Guardians of the Galaxy Vol. 2 ***1/2
*ing: Chris Pratt, Zoe Saldana, Dave Bautista, Vin Diesel, Bradley Cooper, Michael Rooker, Karen Gillan, Pom Klementieff, Elizabeth Debicki, Chris Sullivan, Sean Gunn, Sylvester Stallone, and Kurt Russell
Written and directed by James Gunn
Marvel’s many superheroes have been busy ruling the box office ever since Iron Man conquered cinemas in 2008, launching what has since become the most successful franchise in movie history. Perhaps the most entertaining entry in this immensely popular series so far has – quite unexpectedly – been Guardians of the Galaxy (2014), the James Gunn-directed outing that took a lesser known superhero ensemble and sent them on a ridiculously fun adventure. Now the team of extraterrestrial misfits is back for another romp in Guardians of the Galaxy Vol. 2, the thoroughly enjoyable return of Marvel Cinematic Universe’s most wacky collective.
Set a few months after the events of its predecessor, Vol. 2 finds our ragtag group of antiheroes – half-human, half-alien rogue Peter Quill (Chris Pratt), green skinned assassin Gamora (Zoe Saldana), warrior Drax (Dave Bautista), wisecracking raccoon Rocket (voiced by Bradley Cooper), and adorable treelet Baby Groot (voiced by Vin Diesel) – continuing their cosmic escapades. The focus of this installment is on family, primarily Quill’s unorthodox genealogy and heritage, and Gamora’s unfinished business with her belligerent sister Nebula (Karen Gillan).
The action unfolds as the Guardians find themselves being chased by a fleet of drones after Rocket angers the elitist Sovereign race by stealing some of their valuable batteries which the group was meant to be protecting from a formidable monster. They are eventually rescued by the mysterious Ego (Kurt Russell), who reveals himself to be Quill’s father, and takes his son, along with some of his offspring’s comrades, to his home planet, where we soon get the sense that things aren’t quite right. Meanwhile, the Sovereign’s leader, Ayesha (Elizabeth Debicki), hires Ravager Yondu (Michael Rooker) and his crew to track down the Guardians so that she can exact her revenge.
Secrets are revealed, a mutiny is planned, and insults are mirthfully hurled left, right, and center as the film proceeds, its boundless joy distracting us from the fact that most its arcs feel quite routine. There is a degree of predictability that inevitability creeps up in such superhero fare – good defeats bad; cataclysms are eventually avoided; heartstrings are strung. Vol. 2 does tread familiar paths, but it does so with such gusto that it’s impossible not to get engrossed in the film’s brand of infectious fun. And, of course, there are plenty of little surprises on offer here; the most unlikely character, for instance, ends up providing the film’s emotional core, leading to a poignant farewell in space. There are also some inspired visual sequences throughout the movie, like Yondu decimating his enemies with his telekinetic arrow, and hyperspace jumps so intense that they temporarily redesign our heroes’ faces.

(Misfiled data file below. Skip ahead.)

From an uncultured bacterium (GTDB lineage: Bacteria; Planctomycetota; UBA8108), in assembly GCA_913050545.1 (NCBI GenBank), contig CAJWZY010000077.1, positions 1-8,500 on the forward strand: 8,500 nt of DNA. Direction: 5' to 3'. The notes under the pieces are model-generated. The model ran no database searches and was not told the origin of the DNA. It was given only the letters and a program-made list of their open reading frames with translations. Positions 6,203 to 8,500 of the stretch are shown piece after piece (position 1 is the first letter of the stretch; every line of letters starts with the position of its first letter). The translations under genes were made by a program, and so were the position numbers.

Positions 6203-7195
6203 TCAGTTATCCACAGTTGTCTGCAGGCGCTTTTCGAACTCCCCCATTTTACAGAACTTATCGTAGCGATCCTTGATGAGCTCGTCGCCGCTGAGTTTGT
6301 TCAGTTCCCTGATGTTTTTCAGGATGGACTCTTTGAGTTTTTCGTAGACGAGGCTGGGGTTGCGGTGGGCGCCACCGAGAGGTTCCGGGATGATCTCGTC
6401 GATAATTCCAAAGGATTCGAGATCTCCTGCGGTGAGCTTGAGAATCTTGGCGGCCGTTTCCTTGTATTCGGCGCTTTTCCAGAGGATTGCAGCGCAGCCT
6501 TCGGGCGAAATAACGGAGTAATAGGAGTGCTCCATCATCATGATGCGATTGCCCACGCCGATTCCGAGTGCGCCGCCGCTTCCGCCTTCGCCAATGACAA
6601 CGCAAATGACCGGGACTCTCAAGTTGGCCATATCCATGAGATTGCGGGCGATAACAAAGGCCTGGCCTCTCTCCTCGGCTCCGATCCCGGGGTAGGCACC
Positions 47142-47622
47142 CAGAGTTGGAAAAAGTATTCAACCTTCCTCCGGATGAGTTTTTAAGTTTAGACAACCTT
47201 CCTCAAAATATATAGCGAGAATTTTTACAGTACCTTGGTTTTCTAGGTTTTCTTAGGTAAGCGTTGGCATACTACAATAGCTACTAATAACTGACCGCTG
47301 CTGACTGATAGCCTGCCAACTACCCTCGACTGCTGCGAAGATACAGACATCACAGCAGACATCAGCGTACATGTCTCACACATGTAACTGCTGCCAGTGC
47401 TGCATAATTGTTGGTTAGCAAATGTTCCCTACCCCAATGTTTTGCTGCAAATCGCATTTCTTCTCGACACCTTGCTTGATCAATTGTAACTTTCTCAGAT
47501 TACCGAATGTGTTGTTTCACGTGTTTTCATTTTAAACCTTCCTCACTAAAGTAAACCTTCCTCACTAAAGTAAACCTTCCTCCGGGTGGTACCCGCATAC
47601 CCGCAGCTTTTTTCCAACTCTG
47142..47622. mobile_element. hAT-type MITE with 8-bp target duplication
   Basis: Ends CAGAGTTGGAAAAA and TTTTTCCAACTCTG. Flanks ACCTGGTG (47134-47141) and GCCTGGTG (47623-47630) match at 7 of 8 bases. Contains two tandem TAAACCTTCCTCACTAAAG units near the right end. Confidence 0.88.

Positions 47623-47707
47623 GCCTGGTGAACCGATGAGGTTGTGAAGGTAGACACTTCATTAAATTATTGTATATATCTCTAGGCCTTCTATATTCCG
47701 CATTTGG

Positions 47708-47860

Tying it all together is Quill’s beloved Awesome Mix Vol. 2 mixtape, an eclectic collection of nostalgic tunes – some more well-chosen than others – that soundtrack the film. Its highlight is ELO’s buoyant ‘Mr. Blue Sky’ which accompanies the film’s most memorable moment, as lovely Baby Groot dances to the song in the opening credits, blissfully unconcerned by the fierce battle unfolding around him.
The cast exudes oodles of charm. Pratt continues to be charismatic as the lead; Saldana does a solid job, as always; Russell is well cast as Ego; Cooper’s voice acting is terrific; and Diesel’s Groot remains the most adorable character in the Guardians’ (increasingly overcrowded) galaxy. And everyone has plenty of zingers to work with, thanks to James Gunn’s witty script, which is also peppered with amusing pop culture references, but does feels a tad overlong in some places.
Perhaps they have tried to cram too much into this project, but Gunn and his crew have certainly created another fun space adventure set in a visually compelling universe that may not be as fresh as the film that preceded it, but is almost as entertaining. There’s action. There’s adventure. There’s wit. There’s emotion. There’s drama. And there’s dancing Baby Groot! What more could we possibly want from a summer blockbuster?
Rating system: *Not on your life ** Hardly worth the bother ** ½ Okay for a slow afternoon only *** Good enough for a look see *** ½ Recommended viewing **** Don’t miss it **** ½ Almost perfect ***** Perfection